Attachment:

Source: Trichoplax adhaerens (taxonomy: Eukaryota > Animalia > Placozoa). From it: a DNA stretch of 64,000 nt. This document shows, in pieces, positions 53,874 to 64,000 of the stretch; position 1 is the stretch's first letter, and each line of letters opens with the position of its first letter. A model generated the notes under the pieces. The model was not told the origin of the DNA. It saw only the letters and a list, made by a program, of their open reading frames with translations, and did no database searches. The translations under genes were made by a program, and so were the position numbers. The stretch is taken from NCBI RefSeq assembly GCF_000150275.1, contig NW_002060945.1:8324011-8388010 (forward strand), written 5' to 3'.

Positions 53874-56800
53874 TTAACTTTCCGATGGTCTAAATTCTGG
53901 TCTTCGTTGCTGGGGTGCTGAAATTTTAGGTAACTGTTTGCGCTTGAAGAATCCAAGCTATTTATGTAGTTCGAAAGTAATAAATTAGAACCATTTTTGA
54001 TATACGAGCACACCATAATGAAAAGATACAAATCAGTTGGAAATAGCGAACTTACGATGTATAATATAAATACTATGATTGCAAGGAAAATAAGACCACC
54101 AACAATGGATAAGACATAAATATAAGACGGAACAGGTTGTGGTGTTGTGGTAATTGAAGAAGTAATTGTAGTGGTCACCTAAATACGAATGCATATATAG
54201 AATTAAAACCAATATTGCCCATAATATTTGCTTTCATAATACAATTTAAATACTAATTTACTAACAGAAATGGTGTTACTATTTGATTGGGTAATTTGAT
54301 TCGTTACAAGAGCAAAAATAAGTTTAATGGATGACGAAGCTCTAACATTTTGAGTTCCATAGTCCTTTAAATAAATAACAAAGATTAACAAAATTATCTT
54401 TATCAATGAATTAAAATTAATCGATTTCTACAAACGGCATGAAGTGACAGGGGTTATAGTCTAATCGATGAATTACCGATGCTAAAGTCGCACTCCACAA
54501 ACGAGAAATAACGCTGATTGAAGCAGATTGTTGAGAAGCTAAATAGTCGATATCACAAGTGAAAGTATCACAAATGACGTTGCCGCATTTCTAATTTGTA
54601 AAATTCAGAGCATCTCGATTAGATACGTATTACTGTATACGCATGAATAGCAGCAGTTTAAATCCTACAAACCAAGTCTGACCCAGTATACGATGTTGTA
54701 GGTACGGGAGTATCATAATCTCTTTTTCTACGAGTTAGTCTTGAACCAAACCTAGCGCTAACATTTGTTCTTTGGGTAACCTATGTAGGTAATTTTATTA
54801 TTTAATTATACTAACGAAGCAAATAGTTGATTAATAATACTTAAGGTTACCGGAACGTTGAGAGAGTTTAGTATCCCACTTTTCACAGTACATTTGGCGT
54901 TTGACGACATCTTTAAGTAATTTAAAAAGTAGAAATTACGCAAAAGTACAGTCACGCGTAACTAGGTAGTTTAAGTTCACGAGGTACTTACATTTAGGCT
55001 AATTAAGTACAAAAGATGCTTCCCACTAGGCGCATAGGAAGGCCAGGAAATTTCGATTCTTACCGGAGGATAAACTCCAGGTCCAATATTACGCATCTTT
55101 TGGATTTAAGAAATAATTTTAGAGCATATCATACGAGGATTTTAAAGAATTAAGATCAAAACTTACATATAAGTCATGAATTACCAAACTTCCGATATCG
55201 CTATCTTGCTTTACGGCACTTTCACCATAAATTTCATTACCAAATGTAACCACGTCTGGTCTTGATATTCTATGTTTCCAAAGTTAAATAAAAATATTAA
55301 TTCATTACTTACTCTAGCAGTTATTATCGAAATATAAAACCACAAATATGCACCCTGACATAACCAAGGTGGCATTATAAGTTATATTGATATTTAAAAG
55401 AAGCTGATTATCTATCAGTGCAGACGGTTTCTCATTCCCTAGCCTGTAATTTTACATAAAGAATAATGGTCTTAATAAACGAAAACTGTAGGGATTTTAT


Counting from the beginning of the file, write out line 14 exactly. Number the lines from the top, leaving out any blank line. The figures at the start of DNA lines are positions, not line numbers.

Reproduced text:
54901 TTGACGACATCTTTAAGTAATTTAAAAAGTAGAAATTACGCAAAAGTACAGTCACGCGTAACTAGGTAGTTTAAGTTCACGAGGTACTTACATTTAGGCT